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Last Updated on February 17, 2021 by Randy Withers, LCMHC
Juggling the stress of sheltering-in-place, working from home, and homeschooling children presents difficulties for most families. With families who have previously experienced behavioral challenges, or for parents of children with a psychological disorder, the physical and emotional toll of meeting the family’s needs can be especially taxing.
Add to the mix the parent’s concerns about the safety and well-being of family members, social restrictions, and many questions of what “normal” life will look like. As with many parenting and behavior management strategies, the effectiveness lies in the anticipation and prevention of significant challenges.
This is no different during a stay-at-home order. Boredom, frustration, unexpected changes, chores and responsibilities, isolation from friends and extracurricular activities—a schedule carefully crafted to help your child remain distracted and release their energy, are now absent.
Here are some concrete strategies to manage behavioral challenges and maintain a positive relationship while stuck at home:
See the World through Your Child’s Eyes
As adults, we are grappling with fear, anxiety, and ever-changing schedules as we manage to keep everything afloat during this unique time. As we notice our own stress—consider how this is impacting children.
School, perhaps the most important source of grounding, consistency, and socialization, is a place that is no longer deemed safe. Uncertainty about situations beyond their understanding and imagination. Will my family get sick? How long will we be home together? Will I play on my soccer team again?
All of these important and valid questions running through a child’s mind, and as adults, we are left unable to give them concrete answers. When your child is acting out or becoming frustrated, it can be helpful to consider the world from their perspective, help them identify and validate their emotions, and offer them comfort. They may be just as worried as you are.
What works for one child may not work for another
Something I commonly hear in my private practice with families and children is a comparison between the behaviors of siblings. Parents describe, “my oldest just listens easily! I never have to ask twice! While my youngest needs constant reminders—until I find myself screaming!”
It is helpful to keep in mind that siblings often have differing temperaments, personalities, and interests. Some will have behavioral challenges and others will not. They may also have contrasting motivators. One child may feel proud when their parent praises them for completing a chore on their own. Another is motivated by the extra dessert they are looking forward to after they comply with bath-time.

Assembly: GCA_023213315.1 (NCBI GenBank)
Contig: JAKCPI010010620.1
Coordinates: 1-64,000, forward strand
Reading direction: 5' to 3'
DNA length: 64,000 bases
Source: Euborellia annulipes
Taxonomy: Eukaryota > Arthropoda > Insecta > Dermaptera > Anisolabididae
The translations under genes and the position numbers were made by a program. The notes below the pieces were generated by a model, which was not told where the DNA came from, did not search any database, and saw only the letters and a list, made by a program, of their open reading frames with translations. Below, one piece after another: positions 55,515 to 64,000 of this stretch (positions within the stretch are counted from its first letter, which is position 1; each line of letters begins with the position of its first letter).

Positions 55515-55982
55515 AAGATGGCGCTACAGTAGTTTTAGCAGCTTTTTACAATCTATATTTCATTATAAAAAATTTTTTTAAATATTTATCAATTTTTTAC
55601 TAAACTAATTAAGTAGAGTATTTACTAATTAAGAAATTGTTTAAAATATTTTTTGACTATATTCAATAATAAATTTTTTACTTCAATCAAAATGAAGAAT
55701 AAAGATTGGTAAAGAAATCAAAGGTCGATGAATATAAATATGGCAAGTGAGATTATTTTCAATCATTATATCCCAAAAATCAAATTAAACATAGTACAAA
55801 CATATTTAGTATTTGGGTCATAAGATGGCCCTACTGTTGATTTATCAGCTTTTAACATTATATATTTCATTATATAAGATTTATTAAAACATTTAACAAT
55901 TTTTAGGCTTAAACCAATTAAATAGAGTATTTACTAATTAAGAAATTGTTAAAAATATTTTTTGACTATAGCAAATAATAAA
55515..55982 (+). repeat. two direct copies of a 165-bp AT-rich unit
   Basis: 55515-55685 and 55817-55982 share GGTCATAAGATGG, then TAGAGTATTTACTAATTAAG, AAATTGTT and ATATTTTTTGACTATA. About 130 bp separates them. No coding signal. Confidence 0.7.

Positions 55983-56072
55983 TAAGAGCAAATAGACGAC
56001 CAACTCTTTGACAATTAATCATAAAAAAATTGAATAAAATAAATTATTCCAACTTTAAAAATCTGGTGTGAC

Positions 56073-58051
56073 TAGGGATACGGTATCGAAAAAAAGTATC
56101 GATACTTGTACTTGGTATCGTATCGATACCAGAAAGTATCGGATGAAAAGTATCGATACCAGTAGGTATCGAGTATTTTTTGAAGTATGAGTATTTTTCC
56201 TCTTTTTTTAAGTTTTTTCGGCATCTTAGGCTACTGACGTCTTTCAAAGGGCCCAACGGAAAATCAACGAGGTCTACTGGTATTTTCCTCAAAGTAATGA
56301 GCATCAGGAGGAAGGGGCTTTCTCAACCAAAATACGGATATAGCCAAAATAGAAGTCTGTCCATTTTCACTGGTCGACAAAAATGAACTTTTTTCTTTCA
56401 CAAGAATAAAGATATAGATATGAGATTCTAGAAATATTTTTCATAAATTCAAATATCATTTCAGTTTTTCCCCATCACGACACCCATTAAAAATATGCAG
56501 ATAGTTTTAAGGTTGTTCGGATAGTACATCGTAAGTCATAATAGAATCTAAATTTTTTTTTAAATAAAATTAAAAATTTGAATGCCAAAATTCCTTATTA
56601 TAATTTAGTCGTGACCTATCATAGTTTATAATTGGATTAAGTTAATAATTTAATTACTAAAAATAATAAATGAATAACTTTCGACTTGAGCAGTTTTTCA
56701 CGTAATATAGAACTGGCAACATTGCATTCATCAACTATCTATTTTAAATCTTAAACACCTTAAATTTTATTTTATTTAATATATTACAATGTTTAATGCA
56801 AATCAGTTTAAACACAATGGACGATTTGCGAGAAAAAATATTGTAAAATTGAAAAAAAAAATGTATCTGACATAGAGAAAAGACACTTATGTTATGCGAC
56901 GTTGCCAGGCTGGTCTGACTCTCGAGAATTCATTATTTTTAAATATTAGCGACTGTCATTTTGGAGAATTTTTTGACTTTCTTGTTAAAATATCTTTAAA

If you are presenting the same demands, questions, tasks, in the same ways, and are met with extreme responses, it can be extremely frustrating and exhausting. It Is important to keep in mind that children are not often going to gain the insight and judgment to change their responses or reactions on their own. Instead, it is easier and more appropriate for the parent to make modifications.
Change your approach—differentiate your style with each child.
Parents often tell me, if they are creating a reward system for one child, they feel they need to create one for their other child, even when no behavioral challenges are present. This can set the scene for a tricky dynamic. If I already take a shower on my own, why do I need to track it on a chart? Now the intrinsic motivation the child had will shift as they look to rewards to motivate their behavior.
Modifying approaches for each child will help them to recognize and develop their own unique personality, ideals, and beliefs. It will encourage a positive self-concept and in turn, will make for a more peaceful environment at home.
As we connect with friends and loved ones via video calls, we are maintaining our social ties, but it is certainly no match for hugging a friend or chatting face-to-face over coffee. Just as this aspect of our lives is not quite the same as before, the same goes for school, chores, organization, and even sleep and exercise. Homeschooling does not replace a full day of school. Backyard soccer does not replace the rigor of team soccer practice.